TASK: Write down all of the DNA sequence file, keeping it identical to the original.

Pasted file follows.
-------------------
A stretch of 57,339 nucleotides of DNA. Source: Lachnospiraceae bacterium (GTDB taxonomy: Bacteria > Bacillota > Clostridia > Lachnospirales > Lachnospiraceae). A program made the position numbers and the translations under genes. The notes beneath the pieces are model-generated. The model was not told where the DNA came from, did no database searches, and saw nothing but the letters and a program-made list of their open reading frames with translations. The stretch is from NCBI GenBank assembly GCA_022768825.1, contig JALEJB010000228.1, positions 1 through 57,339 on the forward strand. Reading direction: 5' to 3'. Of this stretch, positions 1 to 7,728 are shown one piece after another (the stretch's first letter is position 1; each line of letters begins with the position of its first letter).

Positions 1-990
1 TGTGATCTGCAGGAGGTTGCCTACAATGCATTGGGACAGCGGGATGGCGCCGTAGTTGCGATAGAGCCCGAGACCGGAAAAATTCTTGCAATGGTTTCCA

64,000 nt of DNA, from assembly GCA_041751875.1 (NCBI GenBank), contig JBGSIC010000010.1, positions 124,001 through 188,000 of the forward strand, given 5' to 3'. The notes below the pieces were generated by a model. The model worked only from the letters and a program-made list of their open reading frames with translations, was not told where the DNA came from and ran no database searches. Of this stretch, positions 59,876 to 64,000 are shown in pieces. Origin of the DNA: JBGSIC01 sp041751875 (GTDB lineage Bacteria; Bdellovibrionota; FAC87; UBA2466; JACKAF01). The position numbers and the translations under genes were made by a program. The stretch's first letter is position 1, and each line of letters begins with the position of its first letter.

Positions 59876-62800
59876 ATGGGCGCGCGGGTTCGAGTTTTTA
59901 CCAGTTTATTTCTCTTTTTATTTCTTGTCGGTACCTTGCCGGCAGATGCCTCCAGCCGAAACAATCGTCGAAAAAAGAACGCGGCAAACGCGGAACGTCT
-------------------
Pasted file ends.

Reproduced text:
A stretch of 57,339 nucleotides of DNA. Source: Lachnospiraceae bacterium (GTDB taxonomy: Bacteria > Bacillota > Clostridia > Lachnospirales > Lachnospiraceae). A program made the position numbers and the translations under genes. The notes beneath the pieces are model-generated. The model was not told where the DNA came from, did no database searches, and saw nothing but the letters and a program-made list of their open reading frames with translations. The stretch is from NCBI GenBank assembly GCA_022768825.1, contig JALEJB010000228.1, positions 1 through 57,339 on the forward strand. Reading direction: 5' to 3'. Of this stretch, positions 1 to 7,728 are shown one piece after another (the stretch's first letter is position 1; each line of letters begins with the position of its first letter).

Positions 1-990
1 TGTGATCTGCAGGAGGTTGCCTACAATGCATTGGGACAGCGGGATGGCGCCGTAGTTGCGATAGAGCCCGAGACCGGAAAAATTCTTGCAATGGTTTCCA

64,000 nt of DNA, from assembly GCA_041751875.1 (NCBI GenBank), contig JBGSIC010000010.1, positions 124,001 through 188,000 of the forward strand, given 5' to 3'. The notes below the pieces were generated by a model. The model worked only from the letters and a program-made list of their open reading frames with translations, was not told where the DNA came from and ran no database searches. Of this stretch, positions 59,876 to 64,000 are shown in pieces. Origin of the DNA: JBGSIC01 sp041751875 (GTDB lineage Bacteria; Bdellovibrionota; FAC87; UBA2466; JACKAF01). The position numbers and the translations under genes were made by a program. The stretch's first letter is position 1, and each line of letters begins with the position of its first letter.

Positions 59876-62800
59876 ATGGGCGCGCGGGTTCGAGTTTTTA
59901 CCAGTTTATTTCTCTTTTTATTTCTTGTCGGTACCTTGCCGGCAGATGCCTCCAGCCGAAACAATCGTCGAAAAAAGAACGCGGCAAACGCGGAACGTCT